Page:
As you recover from substance abuse, you may reflect on the company you kept while you were using — and in doing so, you may realize that spending time with the same group of people again may be counterproductive to your recovery.
While you may have been used to meeting people in bars or at parties, those aren’t exactly the places to meet friends who will help you maintain your sobriety. Luckily, there are plenty of ways to make new friends that don’t involve drugs or alcohol.
Attend Support Meetings
Especially as you first enter recovery, you may find it beneficial to attend support meetings. While you’re here, remember: other attendees are in the same boat as you. It may be a good idea to befriend people in your meetings — you already have something in common and can help keep each other on track.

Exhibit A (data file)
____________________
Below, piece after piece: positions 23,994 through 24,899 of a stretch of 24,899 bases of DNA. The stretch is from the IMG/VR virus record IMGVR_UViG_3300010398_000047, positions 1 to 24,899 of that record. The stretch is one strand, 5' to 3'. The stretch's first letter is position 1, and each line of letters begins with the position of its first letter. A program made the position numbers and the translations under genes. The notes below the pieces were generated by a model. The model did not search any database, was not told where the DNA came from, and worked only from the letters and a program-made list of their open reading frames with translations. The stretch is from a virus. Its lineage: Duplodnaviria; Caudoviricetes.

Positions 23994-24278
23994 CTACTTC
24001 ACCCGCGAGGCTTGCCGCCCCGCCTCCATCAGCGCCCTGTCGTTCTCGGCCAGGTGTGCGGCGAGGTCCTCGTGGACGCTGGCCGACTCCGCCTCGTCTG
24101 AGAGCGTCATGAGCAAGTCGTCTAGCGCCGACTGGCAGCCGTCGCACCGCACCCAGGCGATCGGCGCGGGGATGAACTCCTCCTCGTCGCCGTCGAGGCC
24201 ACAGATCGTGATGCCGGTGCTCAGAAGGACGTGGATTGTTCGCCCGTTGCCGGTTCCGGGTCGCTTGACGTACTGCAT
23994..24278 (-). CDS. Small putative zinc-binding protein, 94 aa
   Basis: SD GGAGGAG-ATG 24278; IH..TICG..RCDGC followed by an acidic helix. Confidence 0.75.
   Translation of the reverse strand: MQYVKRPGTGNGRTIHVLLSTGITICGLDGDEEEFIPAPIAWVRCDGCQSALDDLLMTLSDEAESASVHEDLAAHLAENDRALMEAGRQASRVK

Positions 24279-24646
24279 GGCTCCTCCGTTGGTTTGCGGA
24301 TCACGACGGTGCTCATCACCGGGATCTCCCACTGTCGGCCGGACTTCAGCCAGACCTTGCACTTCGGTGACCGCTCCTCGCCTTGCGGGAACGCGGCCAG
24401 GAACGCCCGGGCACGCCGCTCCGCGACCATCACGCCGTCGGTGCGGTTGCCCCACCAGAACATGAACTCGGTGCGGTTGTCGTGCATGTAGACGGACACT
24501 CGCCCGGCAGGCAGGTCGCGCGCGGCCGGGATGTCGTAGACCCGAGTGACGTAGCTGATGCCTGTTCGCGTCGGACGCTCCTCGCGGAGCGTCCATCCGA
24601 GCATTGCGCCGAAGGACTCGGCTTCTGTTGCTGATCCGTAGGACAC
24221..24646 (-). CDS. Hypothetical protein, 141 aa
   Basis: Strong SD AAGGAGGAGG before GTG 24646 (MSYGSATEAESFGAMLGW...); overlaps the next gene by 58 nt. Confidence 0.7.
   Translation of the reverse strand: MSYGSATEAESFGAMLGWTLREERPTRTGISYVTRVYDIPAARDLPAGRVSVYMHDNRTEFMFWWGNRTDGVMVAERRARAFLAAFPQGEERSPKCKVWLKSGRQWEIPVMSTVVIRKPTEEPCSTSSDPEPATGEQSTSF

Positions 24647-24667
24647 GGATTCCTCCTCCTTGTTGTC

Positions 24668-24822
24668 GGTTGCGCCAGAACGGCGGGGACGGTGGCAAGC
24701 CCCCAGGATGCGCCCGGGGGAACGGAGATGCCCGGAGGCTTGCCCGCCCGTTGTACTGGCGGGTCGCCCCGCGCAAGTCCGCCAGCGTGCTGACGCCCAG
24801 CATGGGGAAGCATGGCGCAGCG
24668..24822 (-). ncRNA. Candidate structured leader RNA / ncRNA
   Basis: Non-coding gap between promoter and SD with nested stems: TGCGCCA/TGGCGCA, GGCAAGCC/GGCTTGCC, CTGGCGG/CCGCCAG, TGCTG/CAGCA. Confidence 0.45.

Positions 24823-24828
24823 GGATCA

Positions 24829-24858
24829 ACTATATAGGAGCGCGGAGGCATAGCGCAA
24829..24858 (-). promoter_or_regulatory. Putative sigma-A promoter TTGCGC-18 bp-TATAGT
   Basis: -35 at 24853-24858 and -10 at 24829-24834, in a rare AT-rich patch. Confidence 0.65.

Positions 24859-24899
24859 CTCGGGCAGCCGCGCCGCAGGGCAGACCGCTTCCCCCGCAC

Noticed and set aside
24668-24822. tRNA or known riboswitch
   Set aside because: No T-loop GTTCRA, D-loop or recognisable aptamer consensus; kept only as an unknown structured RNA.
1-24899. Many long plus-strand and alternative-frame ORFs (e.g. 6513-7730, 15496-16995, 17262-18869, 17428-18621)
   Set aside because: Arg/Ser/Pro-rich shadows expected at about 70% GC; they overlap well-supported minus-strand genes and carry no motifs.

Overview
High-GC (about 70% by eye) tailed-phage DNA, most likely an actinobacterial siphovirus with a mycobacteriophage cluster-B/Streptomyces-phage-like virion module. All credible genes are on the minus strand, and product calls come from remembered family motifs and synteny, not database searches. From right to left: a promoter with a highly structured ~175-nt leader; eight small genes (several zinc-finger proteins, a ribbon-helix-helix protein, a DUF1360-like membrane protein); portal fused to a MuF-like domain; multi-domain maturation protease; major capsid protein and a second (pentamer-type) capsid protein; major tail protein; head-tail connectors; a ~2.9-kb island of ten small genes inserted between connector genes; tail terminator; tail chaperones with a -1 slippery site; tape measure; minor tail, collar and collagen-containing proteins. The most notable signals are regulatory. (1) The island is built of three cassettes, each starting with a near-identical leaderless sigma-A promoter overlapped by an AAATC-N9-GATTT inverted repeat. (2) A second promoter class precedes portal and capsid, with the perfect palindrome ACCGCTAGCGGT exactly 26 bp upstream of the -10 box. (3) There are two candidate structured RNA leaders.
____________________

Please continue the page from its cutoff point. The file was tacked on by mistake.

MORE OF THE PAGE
Use Social Media
In this digital world, you don’t have to live in the same area as someone to call them a friend. Use social media to find groups, follow hashtags, and “meet” people all over the world who have the same interests and hobbies as you.
Join a Local Sports League
Since exercising regularly can help you in your recovery, why not join a local basketball, kickball, or softball league? You can easily bond with your teammates and find friends in your league.
Speak to Classmates
Most of the time, you probably sit through class and keep to yourself. Next time you head to class, try to speak to a few of your fellow classmates. What begins as casual conversation can quickly flourish into a full friendship.
At Silvermist, we’ve developed a distinctive, person-centered recovery approach that addresses not only the dependency but the life occurrences that often contribute to addiction or prevent you from changing.
Contact us today to get the help you need.